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Texas AG: Polygamist sect man skirted bank laws

Texas AG: Polygamist sect man skirted bank laws



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SAN ANTONIO (AP) -- A polygamist sect member set to go on trial for bigamy and sexual abuse of a child next month deliberately skirted anti-money laundering laws and used a wife he once abandoned to help front a company in Arizona, prosecutors allege in a court filing.

The Texas Attorney General's Office isn't seeking additional charges against Raymond Jessop, 38, but wants to use the allegations to bolster Jessop's punishment if he is convicted. The court filing lists numerous marriages, the abandonment of wives and children, efforts to avoid banking laws and other so-called "extraneous offenses" that prosecutors believe Jessop engaged in.

Jessop will be the first of a dozen men from a polygamist sect to face criminal trial following a raid of their West Texas ranch in April 2008. His trial is scheduled to begin Oct. 26.

A grand jury indicted Jessop last year on the sexual abuse and bigamy charges. Since grand jury proceedings are secret, it's unclear whether the new allegations were presented to grand jurors or if they could result in later charges.

Jessop's attorney, Mark Stevens, declined Tuesday to comment on the individual allegations but said all are untrue. He said he would contest their admissibility in court.

Jessop, a member of the Fundamentalist Church of Jesus Christ of Latter Day Saints, was indicted last year on charges of sexual assault of a child, stemming from his marriage to a 16-year-old. Prosecutors say he and others refused to take the pregnant teen to a hospital even though she had difficulty delivering the child, putting both her and the infant in danger.

The bigamy charge stems from his alleged marriage to a different girl, a daughter of jailed sect leader Warren Jeffs, on the day after her 15th birthday.

Under Texas law, children under the age of 17 generally cannot consent to sex with an adult and bigamy includes cases where someone "purports" to be married to more than one person.

The unindicted allegations listed in the court motion filed Friday by Assistant Attorney General Angela Goodwin include several other marriages and allegations related to business improprieties.

Among them, prosecutors say that Jessop and other FLDS members purchased dozens of money orders from different locations on two occasions in 2007 to avoid reporting requirements of the Bank Secrecy Act, a law requiring records and reports of large transactions that could be tied to money laundering or tax evasion. The money orders were used to pay fuel and cement suppliers, prosecutors say.

Prosecutors also allege that Jessop and two other sect members engaged in illegal banking activity that caused Bank of America and Wells Fargo to terminate the accounts of the ranch's holding company. The court filing offered no details.

Jessop is legally married to Mary Musser and listed her name along with that of his sister-in-law's, Jozette Jessop, as executives at Tonto Supply Co. to get status as a women-owned business and to protect him and his brother from liability on projects sought in Mohave County, Ariz., prosecutors said.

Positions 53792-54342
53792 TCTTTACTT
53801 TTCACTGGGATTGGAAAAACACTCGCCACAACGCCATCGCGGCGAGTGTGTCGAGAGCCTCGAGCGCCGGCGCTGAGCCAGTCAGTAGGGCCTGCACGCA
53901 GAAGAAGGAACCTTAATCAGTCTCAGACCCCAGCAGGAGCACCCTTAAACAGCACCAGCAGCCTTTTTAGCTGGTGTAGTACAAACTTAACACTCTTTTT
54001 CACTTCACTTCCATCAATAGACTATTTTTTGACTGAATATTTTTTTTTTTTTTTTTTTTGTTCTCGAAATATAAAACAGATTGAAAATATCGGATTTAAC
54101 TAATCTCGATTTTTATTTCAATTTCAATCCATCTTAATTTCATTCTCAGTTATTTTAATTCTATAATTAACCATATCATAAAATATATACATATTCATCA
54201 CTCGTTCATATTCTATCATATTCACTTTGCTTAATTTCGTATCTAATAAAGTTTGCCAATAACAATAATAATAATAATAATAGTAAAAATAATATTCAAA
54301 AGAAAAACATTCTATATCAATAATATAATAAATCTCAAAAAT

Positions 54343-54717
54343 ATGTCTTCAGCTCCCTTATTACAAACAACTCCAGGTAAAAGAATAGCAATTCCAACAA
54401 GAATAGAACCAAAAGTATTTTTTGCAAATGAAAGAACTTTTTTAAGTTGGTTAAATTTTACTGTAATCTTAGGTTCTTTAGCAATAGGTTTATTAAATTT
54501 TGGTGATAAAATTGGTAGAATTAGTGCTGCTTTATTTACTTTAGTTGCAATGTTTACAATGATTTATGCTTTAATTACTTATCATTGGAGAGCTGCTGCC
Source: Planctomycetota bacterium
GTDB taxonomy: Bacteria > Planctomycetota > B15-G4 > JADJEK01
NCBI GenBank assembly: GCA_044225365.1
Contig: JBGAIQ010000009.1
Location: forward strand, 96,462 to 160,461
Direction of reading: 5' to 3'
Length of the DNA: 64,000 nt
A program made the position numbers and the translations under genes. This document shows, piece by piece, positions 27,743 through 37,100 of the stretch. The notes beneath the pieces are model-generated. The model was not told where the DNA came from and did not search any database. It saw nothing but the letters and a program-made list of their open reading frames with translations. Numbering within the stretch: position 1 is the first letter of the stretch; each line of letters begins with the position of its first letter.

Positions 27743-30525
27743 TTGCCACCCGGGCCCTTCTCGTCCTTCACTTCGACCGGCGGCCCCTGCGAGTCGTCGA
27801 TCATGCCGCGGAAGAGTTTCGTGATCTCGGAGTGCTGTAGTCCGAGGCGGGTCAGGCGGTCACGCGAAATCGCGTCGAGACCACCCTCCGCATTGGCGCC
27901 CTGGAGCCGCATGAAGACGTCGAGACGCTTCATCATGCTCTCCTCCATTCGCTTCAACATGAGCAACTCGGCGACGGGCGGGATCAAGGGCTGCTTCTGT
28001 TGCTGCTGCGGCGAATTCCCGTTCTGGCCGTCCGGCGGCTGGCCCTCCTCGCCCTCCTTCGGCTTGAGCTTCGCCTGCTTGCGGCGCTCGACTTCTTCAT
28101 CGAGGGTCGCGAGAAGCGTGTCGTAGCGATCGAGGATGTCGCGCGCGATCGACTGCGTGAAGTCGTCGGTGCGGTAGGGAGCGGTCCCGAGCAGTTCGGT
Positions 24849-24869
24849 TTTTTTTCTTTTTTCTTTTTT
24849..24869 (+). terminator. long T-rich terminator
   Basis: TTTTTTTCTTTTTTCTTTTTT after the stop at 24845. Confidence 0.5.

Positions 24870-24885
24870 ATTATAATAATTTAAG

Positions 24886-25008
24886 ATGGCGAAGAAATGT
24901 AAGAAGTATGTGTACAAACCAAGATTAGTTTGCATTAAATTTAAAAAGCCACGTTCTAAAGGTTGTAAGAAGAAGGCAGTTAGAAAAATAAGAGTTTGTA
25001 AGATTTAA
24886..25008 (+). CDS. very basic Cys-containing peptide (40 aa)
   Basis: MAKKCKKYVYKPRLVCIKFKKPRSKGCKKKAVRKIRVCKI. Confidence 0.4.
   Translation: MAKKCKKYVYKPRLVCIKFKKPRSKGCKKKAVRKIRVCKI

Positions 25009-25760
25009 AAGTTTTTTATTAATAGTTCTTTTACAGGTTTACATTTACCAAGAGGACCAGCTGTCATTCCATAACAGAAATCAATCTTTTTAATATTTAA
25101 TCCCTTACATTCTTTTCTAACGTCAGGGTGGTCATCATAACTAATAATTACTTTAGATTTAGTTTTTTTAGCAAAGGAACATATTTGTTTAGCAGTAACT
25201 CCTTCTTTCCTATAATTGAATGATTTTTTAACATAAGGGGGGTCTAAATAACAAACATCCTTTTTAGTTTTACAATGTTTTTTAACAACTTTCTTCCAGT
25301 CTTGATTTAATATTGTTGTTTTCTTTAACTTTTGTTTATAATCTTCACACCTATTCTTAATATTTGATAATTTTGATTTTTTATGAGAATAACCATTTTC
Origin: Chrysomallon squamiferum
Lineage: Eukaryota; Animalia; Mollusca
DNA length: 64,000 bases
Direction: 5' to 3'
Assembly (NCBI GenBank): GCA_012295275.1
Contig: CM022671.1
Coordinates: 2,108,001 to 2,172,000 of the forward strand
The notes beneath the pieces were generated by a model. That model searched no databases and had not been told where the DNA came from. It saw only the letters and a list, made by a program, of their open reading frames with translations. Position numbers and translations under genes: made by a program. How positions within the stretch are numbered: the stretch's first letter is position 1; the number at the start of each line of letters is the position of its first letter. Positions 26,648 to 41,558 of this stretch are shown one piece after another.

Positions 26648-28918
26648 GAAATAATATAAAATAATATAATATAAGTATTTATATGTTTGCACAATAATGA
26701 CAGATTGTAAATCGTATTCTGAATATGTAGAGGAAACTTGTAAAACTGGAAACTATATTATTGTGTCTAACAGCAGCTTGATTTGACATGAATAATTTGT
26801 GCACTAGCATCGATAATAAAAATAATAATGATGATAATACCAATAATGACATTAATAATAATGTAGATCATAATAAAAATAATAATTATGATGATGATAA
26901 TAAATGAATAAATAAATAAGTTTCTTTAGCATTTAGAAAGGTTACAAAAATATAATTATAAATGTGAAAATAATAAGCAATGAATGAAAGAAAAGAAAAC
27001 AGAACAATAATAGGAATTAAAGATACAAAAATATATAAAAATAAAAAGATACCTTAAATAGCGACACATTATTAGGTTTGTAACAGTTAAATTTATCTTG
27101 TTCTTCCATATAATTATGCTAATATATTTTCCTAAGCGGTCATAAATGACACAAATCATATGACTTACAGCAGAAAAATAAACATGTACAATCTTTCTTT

Tonto was recently the low bidder for a contract to improve a pathway in Kingman, Ariz., said Mohave County spokesman Darryl Purcell.

Prosecutors say Jessop abandoned Mary Musser, 12 biological children, eight other wives and 10 stepchildren in 2007 for more than a year at Jeffs' instruction.

The prosecutors' filing lists several marriages in Utah and six marriages at the Yearning For Zion ranch in Eldorado between Jessop and other sect women. Three of the Texas marriages were allegedly to the wives of his brother Ernest Merril Jessop after Jeffs' expelled Ernest Jessop from the sect. One of the women was pregnant at the time, prosecutors say.

Prosecutors also accuse Jessop of helping Jeffs administer "correction" to a girl Jeffs married when she was 13. Jessop removed the girl from the ranch and took her to a motel in Amarillo so she and other minor wives would learn what it was like to be alone in the world, the filing says. Church documents released previously paint Jeffs' as a micromanaging leader who controlled most aspects of life at the ranch.

Law enforcement and prosecutors have been pouring over hundreds of boxes of church documents, photos and computer records seized last year.

The raid, brought on by false calls to a domestic abuse hot line, initially resulted in all 439 children from the ranch being placed in foster care, one of the largest child custody cases in U.S. history. All the children have been returned to their mothers or relatives in the FLDS, but criminal charges remain pending against 12 sect men.

Felony charges have been filed against Jessop, Jeffs and nine others. The sect's doctor faces misdemeanor charges of failure to report child abuse.

Jeffs, previously convicted as an accomplice to rape in Utah, awaits trial in Arizona on charges stemming from the arranged marriages of underage girls before he can be tried in Texas on sexual abuse and bigamy charges.

The FLDS, which believes polygamy brings glorification in heaven, is a breakaway sect of the Church of Jesus Christ of Latter-day Saints. The Mormon church renounced polygamy more than a century ago.

(Copyright 2009 by The Associated Press. All Rights Reserved.)

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Michelle Roberts Writer

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